What Are The Zoomies

Have you ever seen your cat get a sudden burst of playful energy and wonder what causes it? We call them the zoomies, and I’m sure if you’ve owned cats you’ve seen them. Some have called them midnight crazies or fur and blur as well but what really causes them to go nuts at the weirdest times?

One of the causes I’ve read is called Frenetic Random Activity Periods (FRAPs). I really love when our two calico cats get these and they make for hilarious videos and photos. These huge bursts of energy are different for every cat but none the less very entertaining to watch especially if you have two or more cats like in the video above. I know our cats will chase each other all over the house or climb the cat tower and scratch at invisible aliens.

Do not be distressed when your cat starts knocking over your CD collection or brushing things off of counters. These things are to be expected. Your cat might even decide to trip you as you’re going to the fridge for a little midnight snack. Always expect the worst! It’s the cat crazies! If the crazies bother you because you’ve fallen flat on your face, don’t worry, in a very short while your cat will be sleeping for the next 22 hours.

The most likely cause of FRAPs is your cat probably just needs to spend some energy, and quick and crazy is the way to do it in the cat world! This is why kitten or young cats are more prone to “frapping”.  It is actually quite normal for cats to go from a calm and disinterested state to an intense and very active state. This is, in fact, one of their favorite hunting techniques! The surprise effect works, doesn’t’ it?

Those energy bursts can be somewhat annoying, especially when they happen late atcat-having-crazy-zoomies-e1464933833650 night. The best way to manage them is to prevent them from making sure that your cat gets to spend a lot of energy in the evening playing hunting games with you. You could also reward those crazy periods at most appropriate times by responding to your cat zooming around with his favorite toy to chase. He will most probably welcome the opportunity to chase a “real prey” instead of an imaginary one.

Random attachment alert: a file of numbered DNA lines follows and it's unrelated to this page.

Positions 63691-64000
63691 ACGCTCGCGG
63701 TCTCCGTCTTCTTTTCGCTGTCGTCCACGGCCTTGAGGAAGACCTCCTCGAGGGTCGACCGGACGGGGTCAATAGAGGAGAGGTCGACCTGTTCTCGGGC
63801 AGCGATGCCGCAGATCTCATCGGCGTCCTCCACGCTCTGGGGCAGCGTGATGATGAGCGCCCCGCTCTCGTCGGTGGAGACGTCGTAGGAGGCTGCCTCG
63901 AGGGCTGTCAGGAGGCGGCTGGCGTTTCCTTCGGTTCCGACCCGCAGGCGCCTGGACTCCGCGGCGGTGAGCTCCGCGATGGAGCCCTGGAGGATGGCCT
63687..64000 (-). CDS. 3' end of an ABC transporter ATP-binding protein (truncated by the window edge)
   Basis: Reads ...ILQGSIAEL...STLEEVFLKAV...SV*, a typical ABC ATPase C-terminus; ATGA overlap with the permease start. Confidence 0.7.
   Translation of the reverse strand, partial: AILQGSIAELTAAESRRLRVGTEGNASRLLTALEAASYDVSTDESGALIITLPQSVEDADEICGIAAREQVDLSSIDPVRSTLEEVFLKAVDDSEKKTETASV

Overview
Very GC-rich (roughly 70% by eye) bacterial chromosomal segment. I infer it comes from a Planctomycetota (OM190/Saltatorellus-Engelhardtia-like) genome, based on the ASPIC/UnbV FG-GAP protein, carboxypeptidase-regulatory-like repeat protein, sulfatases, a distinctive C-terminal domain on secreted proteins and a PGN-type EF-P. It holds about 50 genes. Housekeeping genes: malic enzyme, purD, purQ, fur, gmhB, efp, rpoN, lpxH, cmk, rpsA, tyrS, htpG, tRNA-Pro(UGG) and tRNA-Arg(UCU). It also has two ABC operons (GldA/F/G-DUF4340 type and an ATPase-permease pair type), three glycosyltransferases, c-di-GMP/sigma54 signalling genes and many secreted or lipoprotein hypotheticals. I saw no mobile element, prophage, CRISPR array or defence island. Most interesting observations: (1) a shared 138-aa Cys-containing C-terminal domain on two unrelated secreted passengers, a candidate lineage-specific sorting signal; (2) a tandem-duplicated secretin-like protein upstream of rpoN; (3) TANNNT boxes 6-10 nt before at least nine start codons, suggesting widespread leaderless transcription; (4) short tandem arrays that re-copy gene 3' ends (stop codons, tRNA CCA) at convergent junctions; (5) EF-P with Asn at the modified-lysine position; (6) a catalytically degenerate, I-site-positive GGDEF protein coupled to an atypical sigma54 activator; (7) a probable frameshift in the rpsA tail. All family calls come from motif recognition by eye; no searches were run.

Crazy episodes also frequently happen just after cats “have done their business”. Two theories explain this behavior. First one is simple: Cats simply feel better after they relieve themselves, and they “celebrate” by running around and enjoying this “lighter” feeling. The second one is linked to a strong survival instinct: Cats want to run away from their feces as quickly as possible so that predators cannot link the smell to them. Either way, there is not much you can do against those crazy FRAPs episodes! They only last a couple of minutes, so your best guess is to just enjoy the entertaining show!

There can be several medical or physiological origins of the midnight crazies. The first,001 and perhaps most serious, the medical cause is feline hyperthyroidism. If you have a middle-aged to an older cat who suddenly begins staying up late, losing weight, acting jittery or behaving oddly, have her checked by your vet.

Dogs can get a condition known as Cushing’s disease, or hyperadrenocorticism, which can lead to sleep alterations and unusual behaviors. Arthritic pain, flea and tick bites, kidney and liver disease, toxins and brain tumors can also cause strange behaviors. Finally, age-related dementia and cognitive dysfunction syndrome (CDS) should be considered whenever a senior pet begins bolting or acting abnormally.

Changes in sight, hearing and smell may also contribute to bizarre behavior. I’ve seen dogs with failing eyesight or hearing snap at imaginary flies, bark at invisible enemies and flee fantasy foes. The bottom line is if your dog or cat suddenly starts darting about, springing awake when they usually rest or acting abnormally, seek veterinary advice.

As for me, I love watching our cats go crazy and chase invisible beings around the house. People that come over and do not own cats are usually pretty shocked to see cars racing around at 2 or 3 in the morning, but most cat owners find this hilarious and a good sign their cat is getting extra energy out.

By: Andy Harms
Owner of Bow Chicka Meow Meow

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